Phaeochromocytoma and paraganglioma (PHEO/PGL) are rare tumours with an estimated annual incidence of 3 per million. Advances in molecular understanding have led to the recognition that at least 30-40% arise in the setting of hereditary disease. Germline mutations in the succinate dehydrogenase genes SDHA, SDHB, SDHC, SDHD and SDHAF2 are the most prevalent of the more than 19 hereditary genetic abnormalities which have been reported. It is therefore recommended that, depending on local resources and availability, at least some degree of genetic testing should be offered to all PHEO/PGL patients, including those with clinically sporadic disease. It is now accepted that that all PHEO/PGL have some metastatic potential; therefore, concepts of benign and malignant PHEO/PGL have no meaning and have been replaced by a risk stratification approach. Although there is broad acceptance that certain features, including high proliferative activity, invasive growth, increased cellularity, large tumour nests and comedonecrosis, are associated with an increased risk of metastasis, it remains difficult to predict the clinical behaviour of individual tumours and no single risk stratification scheme is endorsed or in widespread use. In this review, we provide an update on advances in the pathology and genetics of PHEO/PGL with an emphasis on the changes introduced in the WHO 2017 classification of endocrine neoplasia relevant to practising surgical pathologists.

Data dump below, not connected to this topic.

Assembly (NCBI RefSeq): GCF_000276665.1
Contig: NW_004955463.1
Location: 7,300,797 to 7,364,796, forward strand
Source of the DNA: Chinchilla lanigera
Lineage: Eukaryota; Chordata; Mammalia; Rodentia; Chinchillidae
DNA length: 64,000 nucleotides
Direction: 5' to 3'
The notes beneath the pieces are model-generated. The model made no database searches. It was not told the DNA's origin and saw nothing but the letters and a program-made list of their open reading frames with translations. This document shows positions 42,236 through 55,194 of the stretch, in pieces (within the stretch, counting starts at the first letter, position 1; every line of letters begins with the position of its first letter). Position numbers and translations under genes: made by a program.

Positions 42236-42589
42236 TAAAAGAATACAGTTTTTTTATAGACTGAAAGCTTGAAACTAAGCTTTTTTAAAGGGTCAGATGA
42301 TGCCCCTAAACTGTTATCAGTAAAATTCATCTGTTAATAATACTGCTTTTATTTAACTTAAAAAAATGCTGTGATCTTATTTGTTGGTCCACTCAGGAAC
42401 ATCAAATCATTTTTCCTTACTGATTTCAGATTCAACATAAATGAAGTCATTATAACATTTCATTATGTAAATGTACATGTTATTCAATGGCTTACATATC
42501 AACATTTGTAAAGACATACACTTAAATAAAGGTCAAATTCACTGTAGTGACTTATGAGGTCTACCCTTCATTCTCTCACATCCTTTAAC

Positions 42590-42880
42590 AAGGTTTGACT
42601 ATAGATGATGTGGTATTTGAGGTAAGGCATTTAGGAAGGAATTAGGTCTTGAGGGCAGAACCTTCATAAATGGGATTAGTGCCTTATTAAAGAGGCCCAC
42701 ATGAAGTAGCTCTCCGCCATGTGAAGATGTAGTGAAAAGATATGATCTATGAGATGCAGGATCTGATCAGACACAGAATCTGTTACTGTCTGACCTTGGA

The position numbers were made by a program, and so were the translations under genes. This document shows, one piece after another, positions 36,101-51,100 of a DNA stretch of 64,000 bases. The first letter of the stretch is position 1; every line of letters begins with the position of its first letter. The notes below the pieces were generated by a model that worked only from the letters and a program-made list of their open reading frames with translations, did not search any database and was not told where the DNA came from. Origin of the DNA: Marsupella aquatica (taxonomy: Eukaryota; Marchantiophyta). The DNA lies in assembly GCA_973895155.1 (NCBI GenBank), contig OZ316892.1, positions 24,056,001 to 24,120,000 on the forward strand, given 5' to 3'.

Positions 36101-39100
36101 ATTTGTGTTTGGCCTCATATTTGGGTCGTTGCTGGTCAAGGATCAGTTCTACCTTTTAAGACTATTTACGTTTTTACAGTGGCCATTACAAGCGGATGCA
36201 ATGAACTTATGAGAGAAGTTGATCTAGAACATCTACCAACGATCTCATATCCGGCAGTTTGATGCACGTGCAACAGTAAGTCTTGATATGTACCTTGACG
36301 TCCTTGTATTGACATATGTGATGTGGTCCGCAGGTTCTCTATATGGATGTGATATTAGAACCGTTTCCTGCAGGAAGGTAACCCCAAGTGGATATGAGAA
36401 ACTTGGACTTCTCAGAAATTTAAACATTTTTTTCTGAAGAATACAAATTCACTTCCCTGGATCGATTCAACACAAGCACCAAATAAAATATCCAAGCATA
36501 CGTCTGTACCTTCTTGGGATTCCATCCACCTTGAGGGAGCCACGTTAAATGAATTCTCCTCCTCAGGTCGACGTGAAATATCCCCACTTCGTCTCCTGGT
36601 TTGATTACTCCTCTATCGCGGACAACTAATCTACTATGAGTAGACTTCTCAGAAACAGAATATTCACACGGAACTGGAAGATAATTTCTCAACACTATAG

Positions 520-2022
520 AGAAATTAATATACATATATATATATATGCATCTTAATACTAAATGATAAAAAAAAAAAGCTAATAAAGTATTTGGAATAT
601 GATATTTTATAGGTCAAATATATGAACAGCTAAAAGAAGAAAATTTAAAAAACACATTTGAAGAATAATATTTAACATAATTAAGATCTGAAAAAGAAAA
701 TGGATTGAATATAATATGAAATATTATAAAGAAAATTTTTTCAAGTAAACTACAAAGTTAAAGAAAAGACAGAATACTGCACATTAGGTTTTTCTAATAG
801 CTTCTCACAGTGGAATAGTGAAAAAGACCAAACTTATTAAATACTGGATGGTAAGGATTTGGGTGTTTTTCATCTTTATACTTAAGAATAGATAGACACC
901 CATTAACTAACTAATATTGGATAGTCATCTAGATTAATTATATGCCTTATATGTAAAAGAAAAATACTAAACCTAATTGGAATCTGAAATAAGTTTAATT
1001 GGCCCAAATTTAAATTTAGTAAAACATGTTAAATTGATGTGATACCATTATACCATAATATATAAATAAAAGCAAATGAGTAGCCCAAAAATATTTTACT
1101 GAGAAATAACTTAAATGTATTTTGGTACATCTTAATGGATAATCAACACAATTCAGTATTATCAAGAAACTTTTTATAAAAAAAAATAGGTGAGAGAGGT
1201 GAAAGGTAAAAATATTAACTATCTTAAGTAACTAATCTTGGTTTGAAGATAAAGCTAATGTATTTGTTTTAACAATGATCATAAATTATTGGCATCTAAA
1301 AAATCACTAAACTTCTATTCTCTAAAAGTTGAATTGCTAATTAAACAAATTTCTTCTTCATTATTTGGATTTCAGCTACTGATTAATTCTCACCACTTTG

Keywords: multiple endocrine neoplasia type 2; paraganglioma; phaeochromocytoma; succinate dehydrogenase; von Hippel-Lindau syndrome.
© 2017 John Wiley & Sons Ltd.